There is so much going on in King Island Christmas, and so many reasons you need to get it, that I hardly know where to begin.
King Island Christmas is based on events that occurred in the winter of 1951. Rie Muñoz and her husband were teachers at the school that the Bureau of Indian Affairs operated in the tiny village on King Island.
The Last Ship Before Winter
The village church had been without a priest for many months. As the story begins, a freight ship has arrived at the island, bearing a new priest. But the winds and the waves make it too dangerous for the men of King Island to go to the freighter in their small walrus-skin boat to get their priest.
It’s the last ship that will arrive at King Island before the winter ice sets in. If they can’t get their priest off the ship, he will have to leave and return in the spring.
King Island Christmas is a delightful story full of cooperation and determination. And, of course, it ends happily, with the new priest celebrating Christmas in the village church.
A Bit of History
I’m not sure when or why Rie Muñoz decided to tell the story of that King Island Christmas. Maybe she had always wanted to tell it, when she got the chance. Maybe she decided to tell it when she learned that the school she had taught at had been closed, and all the Alaskan Native kids had been taken to the mainland, whether they wanted to go or not. And without their children and teens, the adults left on the island couldn’t get enough food put by during the summer to last the village through the winter. So the village had become a ghost town.
But whatever the reason, and whenever she decided to tell the story, there was a difficulty. Muñoz was an artist, not a writer. At some point, her friend Jean Rogers agreed to create the book with her. Rogers would write the story, and Muñoz would illustrate it.
Rogers told the story well. And the illustrations! Oh, my word. They are everything you’d expect from a children’s book set in Alaska and illustrated by a celebrated Alaskan artist.
Muñoz lived in Alaska from 1951 until her death last year, on Monday of Holy Week, at age 93. She loved everything about Alaska – but most especially, she loved the people of Alaska, and it showed. Her paintings capture Alaskan people doing Alaskan things. They depict everyday life: walking to church, picking berries, hanging laundry, drying salmon. They are whimsical and exuberant. And the illustrations in King Island Christmas are all classic Muñoz.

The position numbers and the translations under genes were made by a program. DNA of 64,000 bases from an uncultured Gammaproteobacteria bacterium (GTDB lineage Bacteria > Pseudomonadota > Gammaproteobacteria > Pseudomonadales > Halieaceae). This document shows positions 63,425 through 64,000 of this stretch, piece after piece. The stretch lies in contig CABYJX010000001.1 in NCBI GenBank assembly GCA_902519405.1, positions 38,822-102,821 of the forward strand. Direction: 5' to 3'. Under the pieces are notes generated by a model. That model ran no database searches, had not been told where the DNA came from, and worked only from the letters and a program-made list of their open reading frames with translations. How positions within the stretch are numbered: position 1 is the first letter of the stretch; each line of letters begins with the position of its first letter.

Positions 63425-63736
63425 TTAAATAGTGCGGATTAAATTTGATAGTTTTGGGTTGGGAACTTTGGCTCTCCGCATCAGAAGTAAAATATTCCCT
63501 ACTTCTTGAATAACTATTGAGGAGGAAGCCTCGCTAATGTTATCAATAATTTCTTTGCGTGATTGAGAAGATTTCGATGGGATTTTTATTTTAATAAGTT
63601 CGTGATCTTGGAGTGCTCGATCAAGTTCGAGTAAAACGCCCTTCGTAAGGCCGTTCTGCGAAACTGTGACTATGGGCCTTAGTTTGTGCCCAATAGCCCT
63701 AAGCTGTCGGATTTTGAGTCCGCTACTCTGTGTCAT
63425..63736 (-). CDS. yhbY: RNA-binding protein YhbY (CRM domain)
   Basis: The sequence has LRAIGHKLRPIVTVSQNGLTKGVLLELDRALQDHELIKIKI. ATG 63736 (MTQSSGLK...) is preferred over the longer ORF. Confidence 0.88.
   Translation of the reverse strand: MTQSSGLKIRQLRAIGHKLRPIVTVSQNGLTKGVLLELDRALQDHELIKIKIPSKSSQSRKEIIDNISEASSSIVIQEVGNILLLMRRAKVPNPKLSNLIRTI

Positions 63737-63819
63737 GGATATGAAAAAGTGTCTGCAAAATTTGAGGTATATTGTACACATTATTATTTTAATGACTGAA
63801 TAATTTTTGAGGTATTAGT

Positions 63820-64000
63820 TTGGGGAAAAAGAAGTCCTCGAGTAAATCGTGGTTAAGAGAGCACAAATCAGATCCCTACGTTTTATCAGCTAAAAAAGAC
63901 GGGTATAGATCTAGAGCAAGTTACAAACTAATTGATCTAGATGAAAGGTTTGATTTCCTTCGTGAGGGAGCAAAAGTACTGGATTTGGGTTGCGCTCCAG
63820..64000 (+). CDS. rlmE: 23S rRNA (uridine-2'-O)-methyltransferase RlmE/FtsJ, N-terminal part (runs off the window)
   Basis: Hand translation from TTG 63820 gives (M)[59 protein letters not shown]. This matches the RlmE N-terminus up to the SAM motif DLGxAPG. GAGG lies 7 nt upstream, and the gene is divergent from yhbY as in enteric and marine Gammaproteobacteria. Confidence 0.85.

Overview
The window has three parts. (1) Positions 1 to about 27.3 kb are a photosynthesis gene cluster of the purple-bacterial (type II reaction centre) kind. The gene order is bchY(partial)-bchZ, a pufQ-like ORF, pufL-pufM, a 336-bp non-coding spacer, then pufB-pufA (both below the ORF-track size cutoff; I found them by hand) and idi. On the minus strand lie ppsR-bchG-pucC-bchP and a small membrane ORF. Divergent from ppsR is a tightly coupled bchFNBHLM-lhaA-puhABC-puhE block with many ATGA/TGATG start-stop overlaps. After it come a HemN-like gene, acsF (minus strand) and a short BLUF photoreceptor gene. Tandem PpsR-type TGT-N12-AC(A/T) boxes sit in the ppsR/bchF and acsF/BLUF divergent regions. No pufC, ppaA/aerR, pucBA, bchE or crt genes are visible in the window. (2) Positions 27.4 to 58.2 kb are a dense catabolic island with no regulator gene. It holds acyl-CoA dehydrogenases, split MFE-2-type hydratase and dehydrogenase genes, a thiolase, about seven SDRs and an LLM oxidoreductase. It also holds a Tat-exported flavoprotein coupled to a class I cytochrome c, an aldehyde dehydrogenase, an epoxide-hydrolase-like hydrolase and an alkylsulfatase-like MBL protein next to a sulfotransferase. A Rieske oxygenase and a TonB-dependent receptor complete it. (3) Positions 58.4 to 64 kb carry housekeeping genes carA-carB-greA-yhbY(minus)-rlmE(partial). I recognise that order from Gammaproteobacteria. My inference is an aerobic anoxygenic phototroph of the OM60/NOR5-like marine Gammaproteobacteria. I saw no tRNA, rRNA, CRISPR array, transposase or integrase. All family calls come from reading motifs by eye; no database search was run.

The Only Thing Lacking
The only thing that the book is lacking is author notes. It would mean so much, in a book like this, to have more of the history and the context. (And that’s especially true for teachers and homeschool families, who may want to use this book as part of a lesson on Native Alaskan history and culture.)
It’s true that, today, anyone who really wants the context can use the Internet and dig it out. But in 1985, when the book was published, finding out more about King Island and its village and people and way of life would have required research skills and a trip to a major library.
Sadly, King Island Christmas has been out of print for many years. But used copies are still available, and not too difficult to find. If you look for it online, you’ll find copies. You’ll also find out about a musical based on the book, which sounds absolutely delightful.
If I ever get a chance, I want to attend that musical. If you get a chance, you should get a copy of King Island Christmas. It deserves a place on your bookshelf.
Stories from the Life of St. Nicholas: Learn how the stories we have about St. Nicholas developed over the centuries as they were told and retold by people who loved the saint, and follow links to my telling of these stories.
Book activities with The Saint Nicholas Day Snow: Extend the book with cooking, crafts, academic activities, and Advent devotions.
17 essential picture books for Orthodox Christian kids: These delightful books all have engaging stories and Orthodox Christian people as main characters.